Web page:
Just for standard state with ##p## this derivation is not generally zero but it is almost zero as I showed above.
     
  7. Jul 24, 2017 #6
    What do you mean by "standard state with p" (as distinct from p0)? ΔG0 is defined for a defined standard pressure, which I have called p0. Are you suggesting a "standard state" with standard pressure = the pressure of the system, whatever that happens to be? That's not a proper standard state; you can't define an equilibrium constant that way.
     
  8. Jul 25, 2017 #7

    DrDu

    User Avatar
    Science Advisor

    I was a bit puzzled at the beginning, but I am convinced now that you are right. mjc123 is right in that ##K_p## does not change with temperature when you hold both the standard P constant and the partial pressure of the components. But this is not the point, as we are deriving with respect to P not keeping the partial pressures constant, but the number of moles n, or, what amounts to the same, the concentrations. Now ##\ln K_p=\ln K_c+\ln (P/P_0) \sum_i \nu_i ##, from which your claim follows.
     
  9. Jul 25, 2017 #8
    I don't understand you. We're talking about varying pressure, not temperature. Kp does not vary with P because ΔG0 does not vary with P, being defined for a particular standard pressure. Kp is constant, whatever the partial pressures of the components - that is the point of an equilibrium constant.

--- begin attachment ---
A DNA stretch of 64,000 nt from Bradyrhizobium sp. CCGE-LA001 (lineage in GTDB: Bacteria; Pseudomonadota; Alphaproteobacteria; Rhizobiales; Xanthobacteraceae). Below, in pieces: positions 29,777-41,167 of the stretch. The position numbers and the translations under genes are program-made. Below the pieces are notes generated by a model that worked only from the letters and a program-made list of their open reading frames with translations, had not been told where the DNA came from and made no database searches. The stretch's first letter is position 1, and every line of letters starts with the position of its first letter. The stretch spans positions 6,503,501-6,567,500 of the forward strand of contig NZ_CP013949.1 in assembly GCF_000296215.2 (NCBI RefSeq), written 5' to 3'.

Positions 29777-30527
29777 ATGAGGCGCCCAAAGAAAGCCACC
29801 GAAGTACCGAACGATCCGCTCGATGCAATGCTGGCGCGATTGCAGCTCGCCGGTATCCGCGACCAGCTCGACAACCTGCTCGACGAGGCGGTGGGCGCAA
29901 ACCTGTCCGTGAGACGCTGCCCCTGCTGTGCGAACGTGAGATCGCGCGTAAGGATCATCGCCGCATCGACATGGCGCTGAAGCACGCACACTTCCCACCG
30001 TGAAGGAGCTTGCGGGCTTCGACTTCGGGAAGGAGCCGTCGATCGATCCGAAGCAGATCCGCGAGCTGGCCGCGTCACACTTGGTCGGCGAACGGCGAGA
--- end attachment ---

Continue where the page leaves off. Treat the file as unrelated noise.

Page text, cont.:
Can you clarify what is the P you are varying here? At constant temperature, you can't vary P and keep the concentrations constant. (Nor the number of moles, if the reaction involves a change in the number of moles; changing the pressure will shift the position of equilibrium - but not the equilibrium constant.)
     
  10. Jul 25, 2017 #9

    DrDu

    User Avatar
    Science Advisor

    You are obviously right.
    Already the original question is wrong:
    "How can anybody claim that [...]"
    as Kp is not a function of ##\vec{n}## at all, but only of P and T.
    Maybe what I and the OP had in mind is the quotient ##Q= \prod_i (P_i/P_0)^{\nu_i}##, which is a function of P and ##\vec{n}##. In equilibrium ##Q=K_p##, but when P is changed with n fixed, Q will be out of equilibrium.
     
  11. Jul 25, 2017 #10
    I agree with mjc123. ##\Delta G^0(T)## is defined as the change in free energy between the following two thermodynamic equilibrium states:

    1. Pure reactants in stoichiometric proportions in separate containers at temperature T and pressure 1 bar

    2. Pure products in corresponding stoichiometric proportions in separate containers at temperature T and 1 bar

    So ##\Delta G^0(T)## is a function only of T (and not pressure). Since ##RTln{K_p}=-\Delta G^0(T)##, ##K_p(T)## is a function only of temperature.
     
Know someone interested in this topic? Share this thread via Reddit, Google+, Twitter, or Facebook

Have something to add?
Draft saved Draft deleted



Similar Discussions: Pressure dependence of the equilibrium constant for an ideal gas
  1. Gas Equilibriums? (Replies: 5)

Loading...